Energy Saving Tips for Charities

Heating Electricity & Lighting


Temperature Settings
The CIBSE recommended guidelines for office desk-based staff is 19C for heating in winter, and 25C for air-conditioning in summer.

The recommended temperature for living rooms for elderly or non-ambient clients is 21C. For healthy and ambient people it is 19C.

This is a crucial issue as every degree above 19C in winter uses up to 10% extra energy costs and 10% on your climate crisis gas emissions from your heating.

Purchase a simple digital thermometer to ensure heating does not go above 19C.

The recommended temperature for hot-water is 60C. Do not go above this. It has to be heated to this temperature to ensure the avoidance of legionella.

Heating Times
It is important that any charity premises are heated only during hours occupied; heating unoccupied rooms is a very common cause of energy wastage.

Ideally if the building is reasonably insulated and draught-proofed, the heating should only have to come on between half to an hour before staff arrival time, though it will require a bit extra on a Monday morning, if the building has been unoccupied over the weekend.

Similarly it should be possible to turn it off at least an hour to two hours before closing. In addition there may be potential for turning it off during the middle of the day.

You will need to experiment with these timings and with how long a break you can take in the middle of the day, as they depend on the thermal performance of your premises.

Double-check that the timer is set to ensure that the building is not heated over the weekend, if unoccupied. This is frequently the case with many charities. We have found many with the system on 24/7!

Other Heating Tips
1. If you have cavity walls and loft spaces, ensure that they have been insulated. This is one of the most cost-effective actions you can take.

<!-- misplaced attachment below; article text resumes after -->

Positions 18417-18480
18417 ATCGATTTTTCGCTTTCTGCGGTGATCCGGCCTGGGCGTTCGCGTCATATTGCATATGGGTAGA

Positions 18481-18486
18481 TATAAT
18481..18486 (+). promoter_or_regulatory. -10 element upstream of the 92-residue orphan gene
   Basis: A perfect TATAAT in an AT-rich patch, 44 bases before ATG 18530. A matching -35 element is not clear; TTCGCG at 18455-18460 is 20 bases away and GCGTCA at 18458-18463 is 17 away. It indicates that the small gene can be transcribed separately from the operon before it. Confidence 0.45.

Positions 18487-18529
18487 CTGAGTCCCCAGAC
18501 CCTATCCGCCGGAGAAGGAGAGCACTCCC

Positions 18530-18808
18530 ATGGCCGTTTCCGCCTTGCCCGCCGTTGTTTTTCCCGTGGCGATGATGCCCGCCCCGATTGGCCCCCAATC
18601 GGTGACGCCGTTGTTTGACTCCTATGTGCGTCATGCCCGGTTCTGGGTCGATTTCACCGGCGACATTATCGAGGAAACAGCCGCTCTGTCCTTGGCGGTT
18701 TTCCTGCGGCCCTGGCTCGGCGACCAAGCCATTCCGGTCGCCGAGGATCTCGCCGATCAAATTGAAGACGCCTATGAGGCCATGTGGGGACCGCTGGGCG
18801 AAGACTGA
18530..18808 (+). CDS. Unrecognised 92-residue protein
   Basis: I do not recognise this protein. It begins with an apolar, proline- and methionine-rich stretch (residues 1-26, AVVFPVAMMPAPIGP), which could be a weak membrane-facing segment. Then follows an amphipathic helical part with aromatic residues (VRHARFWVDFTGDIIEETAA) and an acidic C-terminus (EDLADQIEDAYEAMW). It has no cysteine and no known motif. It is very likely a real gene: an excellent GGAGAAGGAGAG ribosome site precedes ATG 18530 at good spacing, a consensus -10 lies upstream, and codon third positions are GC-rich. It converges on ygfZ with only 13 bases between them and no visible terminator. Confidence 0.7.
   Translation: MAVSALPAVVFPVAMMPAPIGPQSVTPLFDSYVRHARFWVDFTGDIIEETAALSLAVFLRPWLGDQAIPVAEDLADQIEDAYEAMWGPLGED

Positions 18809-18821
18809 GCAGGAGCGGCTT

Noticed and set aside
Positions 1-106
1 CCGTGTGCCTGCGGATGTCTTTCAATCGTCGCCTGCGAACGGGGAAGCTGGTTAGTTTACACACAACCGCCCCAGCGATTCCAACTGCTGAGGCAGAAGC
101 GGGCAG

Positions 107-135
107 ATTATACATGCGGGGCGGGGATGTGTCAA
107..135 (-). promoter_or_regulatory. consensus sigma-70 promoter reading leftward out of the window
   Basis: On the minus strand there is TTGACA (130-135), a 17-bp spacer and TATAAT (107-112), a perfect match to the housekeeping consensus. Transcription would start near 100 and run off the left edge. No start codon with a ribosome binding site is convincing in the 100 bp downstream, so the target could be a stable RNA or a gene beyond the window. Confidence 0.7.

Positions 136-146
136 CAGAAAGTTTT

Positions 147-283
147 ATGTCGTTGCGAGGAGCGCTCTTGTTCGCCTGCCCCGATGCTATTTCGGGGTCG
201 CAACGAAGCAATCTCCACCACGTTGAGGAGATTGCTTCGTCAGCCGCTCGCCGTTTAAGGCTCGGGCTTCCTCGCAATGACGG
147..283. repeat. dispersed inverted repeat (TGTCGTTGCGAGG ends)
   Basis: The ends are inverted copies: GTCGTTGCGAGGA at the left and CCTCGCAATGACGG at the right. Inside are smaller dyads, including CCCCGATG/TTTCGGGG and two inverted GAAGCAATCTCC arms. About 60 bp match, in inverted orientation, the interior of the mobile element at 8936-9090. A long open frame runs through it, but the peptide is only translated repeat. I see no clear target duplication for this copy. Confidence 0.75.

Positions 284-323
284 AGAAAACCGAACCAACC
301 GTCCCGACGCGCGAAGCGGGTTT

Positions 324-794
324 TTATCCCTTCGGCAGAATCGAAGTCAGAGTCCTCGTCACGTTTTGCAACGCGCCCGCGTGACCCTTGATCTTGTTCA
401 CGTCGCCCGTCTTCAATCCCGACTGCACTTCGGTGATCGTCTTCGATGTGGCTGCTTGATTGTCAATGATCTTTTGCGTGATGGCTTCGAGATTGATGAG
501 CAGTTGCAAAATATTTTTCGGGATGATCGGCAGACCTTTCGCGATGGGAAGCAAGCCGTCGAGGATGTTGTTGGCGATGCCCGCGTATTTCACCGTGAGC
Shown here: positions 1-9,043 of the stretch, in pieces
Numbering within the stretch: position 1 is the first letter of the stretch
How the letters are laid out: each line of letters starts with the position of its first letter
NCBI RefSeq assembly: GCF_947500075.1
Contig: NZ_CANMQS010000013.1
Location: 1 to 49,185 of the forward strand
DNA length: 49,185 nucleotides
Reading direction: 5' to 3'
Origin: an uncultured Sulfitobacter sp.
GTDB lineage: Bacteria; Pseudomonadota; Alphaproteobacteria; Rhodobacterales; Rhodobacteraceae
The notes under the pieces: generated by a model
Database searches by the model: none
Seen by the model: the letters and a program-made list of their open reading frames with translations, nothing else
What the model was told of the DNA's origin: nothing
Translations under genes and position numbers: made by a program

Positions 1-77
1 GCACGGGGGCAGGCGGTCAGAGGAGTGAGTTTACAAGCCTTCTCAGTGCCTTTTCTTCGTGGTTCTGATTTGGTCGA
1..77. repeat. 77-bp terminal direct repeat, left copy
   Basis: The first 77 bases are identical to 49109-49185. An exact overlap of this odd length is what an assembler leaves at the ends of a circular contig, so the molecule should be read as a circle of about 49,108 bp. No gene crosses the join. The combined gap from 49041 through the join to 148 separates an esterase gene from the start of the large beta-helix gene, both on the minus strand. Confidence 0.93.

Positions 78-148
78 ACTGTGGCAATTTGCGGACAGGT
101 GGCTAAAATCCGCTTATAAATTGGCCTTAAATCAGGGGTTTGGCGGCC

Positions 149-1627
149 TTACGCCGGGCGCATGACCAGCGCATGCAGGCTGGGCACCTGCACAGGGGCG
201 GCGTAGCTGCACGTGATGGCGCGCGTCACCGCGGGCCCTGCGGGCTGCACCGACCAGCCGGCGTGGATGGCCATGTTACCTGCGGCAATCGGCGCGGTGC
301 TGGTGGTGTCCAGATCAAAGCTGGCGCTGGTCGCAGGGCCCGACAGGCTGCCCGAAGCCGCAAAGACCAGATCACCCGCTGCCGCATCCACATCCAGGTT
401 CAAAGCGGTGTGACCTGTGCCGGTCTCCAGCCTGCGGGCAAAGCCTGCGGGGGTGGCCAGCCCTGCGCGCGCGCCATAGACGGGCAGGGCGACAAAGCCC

(Up to 50% of heat can be last through walls and up to 25% through the loft if not insulated.) Such insulation can pay back within 2-3 years and is one of the most cost effective actions you can take.

2. Ensure wherever practical that radiators are kept free of furniture or other goods.

3. Ensure that your radiators have working TRV valves.

4. Ensure that all basic draught proofing of windows and doors is in place.

5. Place insulation reflectors behind all radiators on outside walls and all heating pipes and joints (especially in the boiler room) are insulated.


1. PCs and laptops have a range of power-consumption settings. Ensure staff are trained to use these to minimise power consumption or alternatively get the staff member responsible for IT to set them to the most energy efficient mode. Should be set to this as standard when initially supplied.

2. When replacing PCs, consider replacing them with laptops. In addition to the almost 2/3s saving in running costs, they also use a fraction of the energy used by PCs when in standby and so also reduce heat-gain in summer in the office.

3. Buy at least A++ rated white goods such as fridges when replacing them.

4. Ensure all photocopiers; printers etc are turned off at night and at weekends.

5. Microsoft offers a Free Cloud system for charities. This could enable the charities to get rid of all of the servers in the communications room and can reduce electricity consumption for server functions by up to 90%.

6. Ensure any electrical immersion heaters or hot-drinks machines have properly set timers installed.


1. Ensure all old-fashioned in-efficient fluorescent lighting tubes are replaced in future with latest T5 or LED technology, which uses about 30% less energy. This is crucial as office lighting can represent up to 50% of total office building electricity bills.

Old fashioned tube fittings can now have adapters installed to fit the smaller new tube sizes, so removing the expense of replacing the fittings to fit the new efficient but smaller tubes.


2. Replace any remaining inefficient tungsten bulbs with energy saving bulbs or LEDs.

3. Install movement/timer/light sensors in relevant areas where lighting is often left on but is usually unoccupied e.g. bathrooms, storerooms, staircases.

4. Reduce need for any overhead lamps during daylight hours by using task/desk lamps. Desk lamps with GU 10 fittings can now be found that use from 2 to 6 watt LEDs and provide excellent task lighting.

5. Do not install halogen spot-lamps as they are the most inefficient and therefore most expensive to run form of lighting. Replace existing halogen lamps with LED alternatives when they blow. A 50 watt halogen lamp will cost £16 a year during office hours, whilst a 5 watt LED desk-lamp will cost only £1.60.

6. Ensure adequate switching is installed, so that unnecessary lights can be turned off.